could be filled while his companion was giving the water to one of
their animals.

It was a slow process; and, by the time the six ponies and four burros
had drunk their fill, something more than an hour had passed.  By this
time the rubber blanket had been thoroughly cleaned by constant rubbing.

"Bring on the canteens and water-bags," directed Tom Parry.  "We'll
have water enough to carry us through a few days of desert life, at any
rate.  Load the burros down."

The animals now having satisfied their thirst were nibbling gingerly at
the scant growth of sage brush.  It was not a tender morsel at any
time, but from that time on they would be obliged to subsist almost
entirely on the bitter stuff.

"Have you boys filled up?" asked Tom, looking about.  "Better drink
enough to last you for the rest of the day.  We shall have to use our
water sparingly for a time now.  Take on a supply while you have the
chance."

"How about you, Chunky?" laughed Ned Rector.

"Think I'm a camel?" demanded Stacy, with an air of indignation.

"Now, will you be good, Ned Rector?" laughed Tad.

Even the stolid face of the guide relaxed in a broad smile of amusement.

"Then, if you are all supplied, we had better be on our way.  If we are
going to camp on the alkali to-night we shall have to make time between
this and sundown.  It's about three hours high."

With a whoop and a hurrah, the boys swung into their saddles, heading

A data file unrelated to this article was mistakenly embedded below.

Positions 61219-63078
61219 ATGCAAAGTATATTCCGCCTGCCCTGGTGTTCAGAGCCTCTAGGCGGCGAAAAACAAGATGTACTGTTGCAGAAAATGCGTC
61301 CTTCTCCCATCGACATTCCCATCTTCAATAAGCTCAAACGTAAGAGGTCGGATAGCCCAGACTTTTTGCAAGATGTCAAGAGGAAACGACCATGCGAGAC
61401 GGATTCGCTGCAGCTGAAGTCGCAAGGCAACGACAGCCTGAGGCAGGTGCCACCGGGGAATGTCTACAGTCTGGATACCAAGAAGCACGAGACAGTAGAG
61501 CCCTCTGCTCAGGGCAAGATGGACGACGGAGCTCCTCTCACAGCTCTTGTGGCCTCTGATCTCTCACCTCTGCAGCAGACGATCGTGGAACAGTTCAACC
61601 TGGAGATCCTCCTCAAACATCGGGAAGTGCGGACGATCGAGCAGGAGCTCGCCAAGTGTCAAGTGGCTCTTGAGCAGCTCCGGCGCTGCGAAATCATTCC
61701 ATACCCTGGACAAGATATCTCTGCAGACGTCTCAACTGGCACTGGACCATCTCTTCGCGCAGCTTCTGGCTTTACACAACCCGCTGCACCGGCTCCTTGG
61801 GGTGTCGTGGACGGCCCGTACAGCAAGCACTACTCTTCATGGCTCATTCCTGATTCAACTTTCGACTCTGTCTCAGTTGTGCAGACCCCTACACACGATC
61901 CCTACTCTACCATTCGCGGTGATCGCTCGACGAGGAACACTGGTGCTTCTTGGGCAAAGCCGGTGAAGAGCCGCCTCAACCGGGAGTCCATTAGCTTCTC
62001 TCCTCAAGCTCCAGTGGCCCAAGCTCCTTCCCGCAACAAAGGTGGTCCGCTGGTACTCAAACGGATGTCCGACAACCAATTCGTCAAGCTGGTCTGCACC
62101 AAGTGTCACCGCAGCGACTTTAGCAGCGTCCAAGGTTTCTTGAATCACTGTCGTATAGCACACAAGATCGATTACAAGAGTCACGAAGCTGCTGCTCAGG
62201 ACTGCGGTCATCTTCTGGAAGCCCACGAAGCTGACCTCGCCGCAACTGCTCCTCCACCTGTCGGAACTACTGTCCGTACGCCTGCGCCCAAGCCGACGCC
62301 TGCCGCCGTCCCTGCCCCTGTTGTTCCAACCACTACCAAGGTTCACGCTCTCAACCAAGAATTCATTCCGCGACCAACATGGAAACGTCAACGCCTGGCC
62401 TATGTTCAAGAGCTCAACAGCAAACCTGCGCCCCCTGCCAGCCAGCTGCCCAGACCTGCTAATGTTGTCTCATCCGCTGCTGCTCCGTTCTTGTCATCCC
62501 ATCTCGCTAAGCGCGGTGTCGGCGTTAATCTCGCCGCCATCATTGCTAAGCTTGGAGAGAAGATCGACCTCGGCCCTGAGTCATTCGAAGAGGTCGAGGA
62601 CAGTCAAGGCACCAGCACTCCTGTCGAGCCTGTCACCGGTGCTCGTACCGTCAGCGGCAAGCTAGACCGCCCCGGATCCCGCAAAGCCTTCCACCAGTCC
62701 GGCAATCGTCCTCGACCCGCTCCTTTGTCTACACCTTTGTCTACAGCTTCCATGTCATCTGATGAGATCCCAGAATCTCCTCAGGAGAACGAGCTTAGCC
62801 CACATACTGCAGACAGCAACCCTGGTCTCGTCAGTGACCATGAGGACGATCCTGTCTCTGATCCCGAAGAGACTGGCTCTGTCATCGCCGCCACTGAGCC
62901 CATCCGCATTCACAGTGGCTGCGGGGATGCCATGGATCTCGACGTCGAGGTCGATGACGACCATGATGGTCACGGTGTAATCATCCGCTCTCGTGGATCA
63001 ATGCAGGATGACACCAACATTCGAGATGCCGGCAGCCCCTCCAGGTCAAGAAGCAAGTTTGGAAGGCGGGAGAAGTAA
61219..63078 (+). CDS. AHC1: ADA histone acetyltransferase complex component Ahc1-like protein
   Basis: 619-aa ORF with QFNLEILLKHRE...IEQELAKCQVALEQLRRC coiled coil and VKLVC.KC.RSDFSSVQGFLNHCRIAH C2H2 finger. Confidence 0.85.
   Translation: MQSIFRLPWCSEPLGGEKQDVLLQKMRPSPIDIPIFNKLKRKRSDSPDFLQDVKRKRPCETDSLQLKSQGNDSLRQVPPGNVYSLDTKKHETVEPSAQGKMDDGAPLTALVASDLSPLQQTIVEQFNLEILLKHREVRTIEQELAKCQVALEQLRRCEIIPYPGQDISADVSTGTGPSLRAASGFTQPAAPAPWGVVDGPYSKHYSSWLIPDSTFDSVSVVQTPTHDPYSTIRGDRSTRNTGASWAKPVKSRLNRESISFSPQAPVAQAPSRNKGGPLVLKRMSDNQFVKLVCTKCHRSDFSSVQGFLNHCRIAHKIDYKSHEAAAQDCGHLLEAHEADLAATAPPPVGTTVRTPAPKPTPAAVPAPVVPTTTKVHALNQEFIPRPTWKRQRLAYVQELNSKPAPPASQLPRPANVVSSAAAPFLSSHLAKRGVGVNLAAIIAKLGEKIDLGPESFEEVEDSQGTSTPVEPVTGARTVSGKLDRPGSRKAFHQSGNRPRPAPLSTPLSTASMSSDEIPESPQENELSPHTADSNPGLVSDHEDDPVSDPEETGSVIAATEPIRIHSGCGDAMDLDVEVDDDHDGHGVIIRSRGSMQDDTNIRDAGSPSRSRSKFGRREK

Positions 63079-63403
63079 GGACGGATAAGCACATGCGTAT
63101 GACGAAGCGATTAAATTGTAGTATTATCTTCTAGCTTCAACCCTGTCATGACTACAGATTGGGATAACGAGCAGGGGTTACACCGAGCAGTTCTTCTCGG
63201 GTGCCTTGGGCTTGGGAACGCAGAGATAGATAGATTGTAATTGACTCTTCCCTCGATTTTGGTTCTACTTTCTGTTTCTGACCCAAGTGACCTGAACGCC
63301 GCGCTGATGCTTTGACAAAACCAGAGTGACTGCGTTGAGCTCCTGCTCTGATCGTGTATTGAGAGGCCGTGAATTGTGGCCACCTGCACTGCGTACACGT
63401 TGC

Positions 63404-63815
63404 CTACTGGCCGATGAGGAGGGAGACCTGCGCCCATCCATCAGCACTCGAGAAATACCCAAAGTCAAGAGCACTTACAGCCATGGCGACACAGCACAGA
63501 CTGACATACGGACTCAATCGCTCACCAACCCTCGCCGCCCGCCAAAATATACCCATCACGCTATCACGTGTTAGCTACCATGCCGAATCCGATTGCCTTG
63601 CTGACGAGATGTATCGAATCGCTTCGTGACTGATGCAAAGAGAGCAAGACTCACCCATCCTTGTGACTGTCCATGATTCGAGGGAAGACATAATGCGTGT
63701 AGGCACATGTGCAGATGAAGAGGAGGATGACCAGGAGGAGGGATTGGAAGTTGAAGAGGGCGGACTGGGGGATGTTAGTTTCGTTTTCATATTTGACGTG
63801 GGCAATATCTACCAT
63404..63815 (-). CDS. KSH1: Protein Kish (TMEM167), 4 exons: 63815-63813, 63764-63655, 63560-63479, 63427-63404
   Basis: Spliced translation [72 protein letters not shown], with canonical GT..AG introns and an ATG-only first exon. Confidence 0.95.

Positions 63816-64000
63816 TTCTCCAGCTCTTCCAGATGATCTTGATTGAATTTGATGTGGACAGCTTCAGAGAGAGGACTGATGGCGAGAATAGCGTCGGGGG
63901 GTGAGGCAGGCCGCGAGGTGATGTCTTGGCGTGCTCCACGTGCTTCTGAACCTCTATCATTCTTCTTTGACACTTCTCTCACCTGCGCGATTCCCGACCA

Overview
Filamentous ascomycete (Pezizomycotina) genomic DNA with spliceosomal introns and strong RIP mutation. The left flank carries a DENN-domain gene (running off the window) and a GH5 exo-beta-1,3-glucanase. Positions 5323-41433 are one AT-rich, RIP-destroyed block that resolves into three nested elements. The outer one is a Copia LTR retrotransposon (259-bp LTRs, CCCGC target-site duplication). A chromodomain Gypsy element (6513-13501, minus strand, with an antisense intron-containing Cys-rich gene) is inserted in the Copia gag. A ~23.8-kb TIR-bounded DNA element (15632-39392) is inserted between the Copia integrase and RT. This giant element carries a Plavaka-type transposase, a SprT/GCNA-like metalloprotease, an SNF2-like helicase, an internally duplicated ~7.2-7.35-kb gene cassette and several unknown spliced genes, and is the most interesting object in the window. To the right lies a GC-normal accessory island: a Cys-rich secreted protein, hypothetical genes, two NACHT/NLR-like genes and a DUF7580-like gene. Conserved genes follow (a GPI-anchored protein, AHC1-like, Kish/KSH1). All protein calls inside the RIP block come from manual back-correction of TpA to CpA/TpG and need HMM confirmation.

joyously for the Newark Valley and the silent, mysterious desert that
in the dim, misty past had been a great inland sea.

Readers of the preceding volumes of this series will recall how the
Pony Rider Boys came to spend their summer vacation on horseback, under
the guardianship of Walter Perkins' tutor, Professor Zepplin.  With a
capable mountain guide, their first journey was through the wildest
part of the Rocky Mountains, where they met with a series of rousing
adventures and hair-breadth escapes--experiences calculated to try the
stoutest hearts.  It was here that the young explorers hunted big
game--here that they discovered a valuable mine that had been the goal
of prospectors for many years past.

All this was outlined in the first volume of the series, "THE PONY
RIDER BOYS IN THE ROCKIES."  In the second volume, "THE PONY RIDER BOYS
IN TEXAS," was narrated how the four lads joined in a cattle drive
across the plains of Texas, becoming real cowboys.  Being by this time
well hardened physically, they were able to do men's work in rounding
up the stampeding cattle, which led them into many thrilling
adventures.  It will be recalled, too, how, during a visit to the
mysterious church of San Miguel, the Pony Rider Boys solved the veiled
riddle of the plains, which marked the end of the most eventful journey
of their lives.  In the third volume, "THE PONY RIDER BOYS IN MONTANA,"
we find the plucky lads following the old Custer trail over mountain
and plain.  It will be remembered how Tad Butler, while chasing a bear
that had disturbed their camp, overheard a plot to stampede and